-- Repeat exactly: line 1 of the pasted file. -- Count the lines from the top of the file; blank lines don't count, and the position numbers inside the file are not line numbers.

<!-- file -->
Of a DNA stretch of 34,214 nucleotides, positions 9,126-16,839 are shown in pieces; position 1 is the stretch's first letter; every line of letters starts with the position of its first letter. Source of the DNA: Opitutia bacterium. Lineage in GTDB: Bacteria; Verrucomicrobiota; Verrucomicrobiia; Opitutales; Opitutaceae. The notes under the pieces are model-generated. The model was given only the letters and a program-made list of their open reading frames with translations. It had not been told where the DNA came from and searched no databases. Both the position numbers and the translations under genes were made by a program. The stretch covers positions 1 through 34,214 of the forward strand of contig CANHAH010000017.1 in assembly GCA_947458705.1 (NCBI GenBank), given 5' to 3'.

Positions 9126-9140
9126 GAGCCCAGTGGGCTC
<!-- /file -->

Of a DNA stretch of 34,214 nucleotides, positions 9,126-16,839 are shown in pieces; position 1 is the stretch's first letter; every line of letters starts with the position of its first letter. Source of the DNA: Opitutia bacterium. Lineage in GTDB: Bacteria; Verrucomicrobiota; Verrucomicrobiia; Opitutales; Opitutaceae. The notes under the pieces are model-generated. The model was given only the letters and a program-made list of their open reading frames with translations. It had not been told where the DNA came from and searched no databases. Both the position numbers and the translations under genes were made by a program. The stretch covers positions 1 through 34,214 of the forward strand of contig CANHAH010000017.1 in assembly GCA_947458705.1 (NCBI GenBank), given 5' to 3'.